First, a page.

Since the beginning of the Arab spring, Asad keeps repeating that “Syria is different.” He certainly has a point. Until now, there were no perceptible cracks in the main pillars of the regime: the security apparatus, the military, the Baath Party and the new capitalist class. The Muslim clerics are largely apolitical or domesticated. The rural poor are still controlled by political clientelism networks and tribal structures (even if the revolt in Deraa shows that tribal compliance is not guaranteed everywhere). The urban crowd is divided between hopeless frustration and nationalist loyalty. And the wall of fear is a double wall: fear of the regime’s iron fist and fear of instability.

But Syria is not that different either. In his speech on March 30, the president himself acknowledged that “without reform we are on the path of destruction.” One wonders if he also realizes that always promising and never delivering is not a winning formula in the Arab world these days.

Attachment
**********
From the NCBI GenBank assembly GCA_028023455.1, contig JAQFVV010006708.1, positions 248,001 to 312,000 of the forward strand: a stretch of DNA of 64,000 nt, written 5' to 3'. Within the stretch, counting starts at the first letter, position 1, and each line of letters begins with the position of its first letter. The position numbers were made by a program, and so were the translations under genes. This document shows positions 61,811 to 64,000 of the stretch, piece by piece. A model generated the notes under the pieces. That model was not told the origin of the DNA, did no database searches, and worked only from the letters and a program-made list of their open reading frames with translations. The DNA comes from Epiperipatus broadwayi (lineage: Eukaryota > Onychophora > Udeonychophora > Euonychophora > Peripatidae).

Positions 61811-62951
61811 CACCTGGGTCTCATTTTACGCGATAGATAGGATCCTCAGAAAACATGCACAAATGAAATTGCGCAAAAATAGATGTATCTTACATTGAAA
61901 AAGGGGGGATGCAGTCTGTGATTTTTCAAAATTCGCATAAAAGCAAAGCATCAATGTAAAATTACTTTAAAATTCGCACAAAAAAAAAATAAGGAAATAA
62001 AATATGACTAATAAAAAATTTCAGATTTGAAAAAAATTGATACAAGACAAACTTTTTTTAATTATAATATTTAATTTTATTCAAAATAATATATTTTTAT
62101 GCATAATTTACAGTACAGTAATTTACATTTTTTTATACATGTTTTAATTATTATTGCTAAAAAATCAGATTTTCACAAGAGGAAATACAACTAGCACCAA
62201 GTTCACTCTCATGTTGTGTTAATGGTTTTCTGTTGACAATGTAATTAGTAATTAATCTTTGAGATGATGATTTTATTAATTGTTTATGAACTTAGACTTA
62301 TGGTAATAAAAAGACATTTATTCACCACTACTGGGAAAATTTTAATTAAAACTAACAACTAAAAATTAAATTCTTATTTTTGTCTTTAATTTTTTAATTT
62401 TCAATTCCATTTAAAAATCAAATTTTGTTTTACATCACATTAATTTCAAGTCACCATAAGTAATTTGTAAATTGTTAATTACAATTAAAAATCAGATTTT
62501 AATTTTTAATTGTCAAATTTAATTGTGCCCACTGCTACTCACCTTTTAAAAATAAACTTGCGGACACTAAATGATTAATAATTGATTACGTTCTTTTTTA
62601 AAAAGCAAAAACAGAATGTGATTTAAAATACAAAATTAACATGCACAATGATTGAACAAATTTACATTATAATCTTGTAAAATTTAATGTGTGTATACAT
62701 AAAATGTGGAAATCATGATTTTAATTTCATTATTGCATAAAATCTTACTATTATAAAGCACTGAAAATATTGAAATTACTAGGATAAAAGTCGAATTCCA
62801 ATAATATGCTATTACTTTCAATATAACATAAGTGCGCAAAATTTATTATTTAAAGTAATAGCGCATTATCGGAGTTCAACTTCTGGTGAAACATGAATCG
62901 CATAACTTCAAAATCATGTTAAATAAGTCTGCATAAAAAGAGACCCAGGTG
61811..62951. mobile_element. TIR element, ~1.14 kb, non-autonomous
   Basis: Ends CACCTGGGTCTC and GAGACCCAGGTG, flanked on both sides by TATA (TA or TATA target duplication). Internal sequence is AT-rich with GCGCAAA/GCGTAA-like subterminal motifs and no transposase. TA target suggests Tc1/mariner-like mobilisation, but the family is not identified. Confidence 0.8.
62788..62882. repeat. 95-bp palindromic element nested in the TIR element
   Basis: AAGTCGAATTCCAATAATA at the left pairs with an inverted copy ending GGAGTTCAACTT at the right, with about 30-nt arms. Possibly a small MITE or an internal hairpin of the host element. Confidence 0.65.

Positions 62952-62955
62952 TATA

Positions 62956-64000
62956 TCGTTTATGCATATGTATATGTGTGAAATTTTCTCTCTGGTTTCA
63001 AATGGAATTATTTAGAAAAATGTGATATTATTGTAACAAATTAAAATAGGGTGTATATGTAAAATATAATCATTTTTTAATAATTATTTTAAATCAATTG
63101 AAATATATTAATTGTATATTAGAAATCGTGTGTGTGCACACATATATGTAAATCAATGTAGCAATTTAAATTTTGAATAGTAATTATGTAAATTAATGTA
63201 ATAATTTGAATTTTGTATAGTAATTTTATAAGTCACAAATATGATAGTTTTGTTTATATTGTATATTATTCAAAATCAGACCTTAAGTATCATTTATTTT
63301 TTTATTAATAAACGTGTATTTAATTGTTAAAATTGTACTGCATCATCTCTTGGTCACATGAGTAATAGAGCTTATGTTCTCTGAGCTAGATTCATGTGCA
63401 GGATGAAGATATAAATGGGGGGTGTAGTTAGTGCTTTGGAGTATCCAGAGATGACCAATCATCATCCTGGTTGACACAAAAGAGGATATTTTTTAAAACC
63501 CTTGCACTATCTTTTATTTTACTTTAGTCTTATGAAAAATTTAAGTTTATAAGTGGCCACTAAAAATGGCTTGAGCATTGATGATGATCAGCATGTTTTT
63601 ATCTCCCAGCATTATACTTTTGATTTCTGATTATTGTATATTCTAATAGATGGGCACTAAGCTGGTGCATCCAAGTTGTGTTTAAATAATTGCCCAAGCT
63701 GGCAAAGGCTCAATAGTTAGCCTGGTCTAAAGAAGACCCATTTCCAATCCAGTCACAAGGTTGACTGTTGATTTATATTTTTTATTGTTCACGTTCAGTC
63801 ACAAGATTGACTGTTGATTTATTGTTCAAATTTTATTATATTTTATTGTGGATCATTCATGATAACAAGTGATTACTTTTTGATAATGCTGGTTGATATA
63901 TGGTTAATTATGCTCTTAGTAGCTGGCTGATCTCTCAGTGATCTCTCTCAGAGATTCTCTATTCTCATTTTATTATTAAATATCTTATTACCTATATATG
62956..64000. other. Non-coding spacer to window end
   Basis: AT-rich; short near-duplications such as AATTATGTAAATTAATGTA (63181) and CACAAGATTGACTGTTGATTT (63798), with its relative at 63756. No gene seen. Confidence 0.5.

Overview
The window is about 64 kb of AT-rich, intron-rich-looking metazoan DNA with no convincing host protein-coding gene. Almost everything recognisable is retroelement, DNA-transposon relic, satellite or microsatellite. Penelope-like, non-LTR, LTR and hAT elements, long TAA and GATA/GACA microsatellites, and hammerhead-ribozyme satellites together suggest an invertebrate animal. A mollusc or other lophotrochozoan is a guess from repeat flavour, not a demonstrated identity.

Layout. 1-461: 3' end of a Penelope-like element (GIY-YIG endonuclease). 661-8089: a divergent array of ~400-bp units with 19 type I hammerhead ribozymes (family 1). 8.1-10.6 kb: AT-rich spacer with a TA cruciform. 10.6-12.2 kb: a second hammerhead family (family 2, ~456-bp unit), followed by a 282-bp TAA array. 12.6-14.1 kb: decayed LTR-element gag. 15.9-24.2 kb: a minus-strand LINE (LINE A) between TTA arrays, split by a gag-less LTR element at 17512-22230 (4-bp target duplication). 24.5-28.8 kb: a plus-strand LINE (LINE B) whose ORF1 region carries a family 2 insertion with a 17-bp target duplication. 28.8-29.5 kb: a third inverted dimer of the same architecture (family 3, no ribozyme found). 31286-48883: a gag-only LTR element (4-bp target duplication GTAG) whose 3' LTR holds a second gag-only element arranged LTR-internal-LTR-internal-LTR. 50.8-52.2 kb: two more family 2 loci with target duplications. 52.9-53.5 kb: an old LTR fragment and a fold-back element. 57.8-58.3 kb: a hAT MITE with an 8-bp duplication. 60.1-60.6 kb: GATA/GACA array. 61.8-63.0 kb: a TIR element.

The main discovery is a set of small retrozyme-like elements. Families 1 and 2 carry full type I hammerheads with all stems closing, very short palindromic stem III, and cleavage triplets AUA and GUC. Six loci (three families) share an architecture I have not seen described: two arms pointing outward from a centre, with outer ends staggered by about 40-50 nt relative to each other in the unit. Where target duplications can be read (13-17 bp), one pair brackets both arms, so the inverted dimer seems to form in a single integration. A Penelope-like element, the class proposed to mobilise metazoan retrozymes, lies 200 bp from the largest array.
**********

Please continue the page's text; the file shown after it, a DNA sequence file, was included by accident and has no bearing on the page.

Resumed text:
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Globalization might already sound like a stale catchword, but the new interconnected reality it describes still has surprising tricks up its sleeves. So what do you do when you’re a leftish French writer born in Africa and living in South America, with a background in Slavic Studies, a worried fascination for emerging Asian powers, and interests ranging from classical political philosophy to Bollywood film music? Read, travel, wonder. And send scattered dispatches from modernity’s frontlines.

Marc Saint-Upéry is a French journalist and political analyst living in Ecuador since 1998. He writes about political philosophy, international relations and development issues for various French and Latin American publications and in the international magazines Le Monde Diplomatique and Nueva Sociedad. He is the author of El Sueño de Bolívar: El Desafío de las izquierdas Sudamericanas (Bolivar’s Dream: the Left’s challenge in South America).